In addition, in August 2021, a proposed amendment to the Customs Act 1901 passed the first stage in the process of becoming law. This amendment aims to include an import ban on any goods produced or made using forced labour, during any stage of the production.

The Australian Senate passed the bill, and it will now go to the House of Representatives for a final stage of approval. Although there isn’t yet a confirmed date for the House of Representatives to discuss the bill, this demonstrates increased government involvement in ethical compliance in supply chains.

United Kingdom

In line with the Modern Slavery Act 2015, every organisation carrying on a business in the UK with a total annual turnover of £36m or more is required to produce a slavery and human trafficking statement for each financial year of the organisation.

The U.K. Government outlines many benefits tackling modern slavery can bring to companies including:

  • protecting and enhancing an organisation’s reputation and brand
  • protecting and growing the organisation’s customer base as more consumers seek out businesses with higher ethical standards
  • improved investor confidence
  • greater staff retention and loyalty based on values and respect
  • developing more responsive, stable and innovative supply chains.

According to the U.K. government, if a business fails to produce a statement for a particular financial year, the Secretary of State may seek an injunction through the High Court (or, in Scotland civil proceedings for specific performance of a statutory duty under section 45 of the Court of Session Act 1988) requiring the organisation to comply. If the organisation fails to comply with the injunction, they will be in contempt of a court order, which is punishable by an unlimited fine.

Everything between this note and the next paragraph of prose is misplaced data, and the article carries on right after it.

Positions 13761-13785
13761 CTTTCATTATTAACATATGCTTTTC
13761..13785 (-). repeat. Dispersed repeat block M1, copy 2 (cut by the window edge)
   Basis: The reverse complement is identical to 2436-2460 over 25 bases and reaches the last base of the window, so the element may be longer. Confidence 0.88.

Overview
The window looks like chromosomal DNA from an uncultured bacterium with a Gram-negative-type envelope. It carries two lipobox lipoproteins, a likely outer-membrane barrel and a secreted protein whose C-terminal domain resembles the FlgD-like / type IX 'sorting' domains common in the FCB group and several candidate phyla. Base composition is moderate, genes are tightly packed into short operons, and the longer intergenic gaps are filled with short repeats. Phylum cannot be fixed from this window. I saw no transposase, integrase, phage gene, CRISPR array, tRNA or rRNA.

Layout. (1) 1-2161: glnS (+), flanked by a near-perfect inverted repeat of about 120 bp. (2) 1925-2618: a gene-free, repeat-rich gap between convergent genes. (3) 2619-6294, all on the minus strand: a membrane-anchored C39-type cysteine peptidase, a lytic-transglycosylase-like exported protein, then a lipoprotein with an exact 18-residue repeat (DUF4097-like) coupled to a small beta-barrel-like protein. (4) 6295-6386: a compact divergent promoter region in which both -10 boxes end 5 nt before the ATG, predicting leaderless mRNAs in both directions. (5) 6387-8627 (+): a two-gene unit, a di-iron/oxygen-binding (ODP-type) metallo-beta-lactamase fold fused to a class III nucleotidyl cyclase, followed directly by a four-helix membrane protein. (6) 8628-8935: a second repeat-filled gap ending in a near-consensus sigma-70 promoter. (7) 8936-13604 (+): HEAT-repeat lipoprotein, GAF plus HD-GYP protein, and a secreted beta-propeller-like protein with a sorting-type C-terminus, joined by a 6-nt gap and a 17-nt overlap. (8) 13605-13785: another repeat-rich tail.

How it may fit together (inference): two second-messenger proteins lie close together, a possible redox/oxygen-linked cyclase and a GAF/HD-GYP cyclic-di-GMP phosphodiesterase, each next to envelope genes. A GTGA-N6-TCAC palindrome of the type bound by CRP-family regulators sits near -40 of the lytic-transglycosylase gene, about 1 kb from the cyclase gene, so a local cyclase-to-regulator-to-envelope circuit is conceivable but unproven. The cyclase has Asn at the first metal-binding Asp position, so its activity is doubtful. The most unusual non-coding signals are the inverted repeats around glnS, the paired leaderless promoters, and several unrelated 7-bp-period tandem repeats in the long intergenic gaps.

United States

In the U.S., some jurisdictions have enacted laws that require certain types of companies to investigate their supply chains and to take efforts to combat human trafficking and forced labor. For example, the California Transparency in Supply Chains Act, effective January 1, 2012, requires covered companies to disclose on their websites their efforts to combat human trafficking and forced labor in their supply chains. The law applies to retailers and manufacturers with annual worldwide gross sales over $100 million that do business in California.

Companies subject to the Transparency in Supply Chains Act must disclose the extent of their efforts in five areas: verification, audits, certification, internal accountability, and training. Specifically, in its supply chains disclosure, a company must disclose to what extent, if any, it: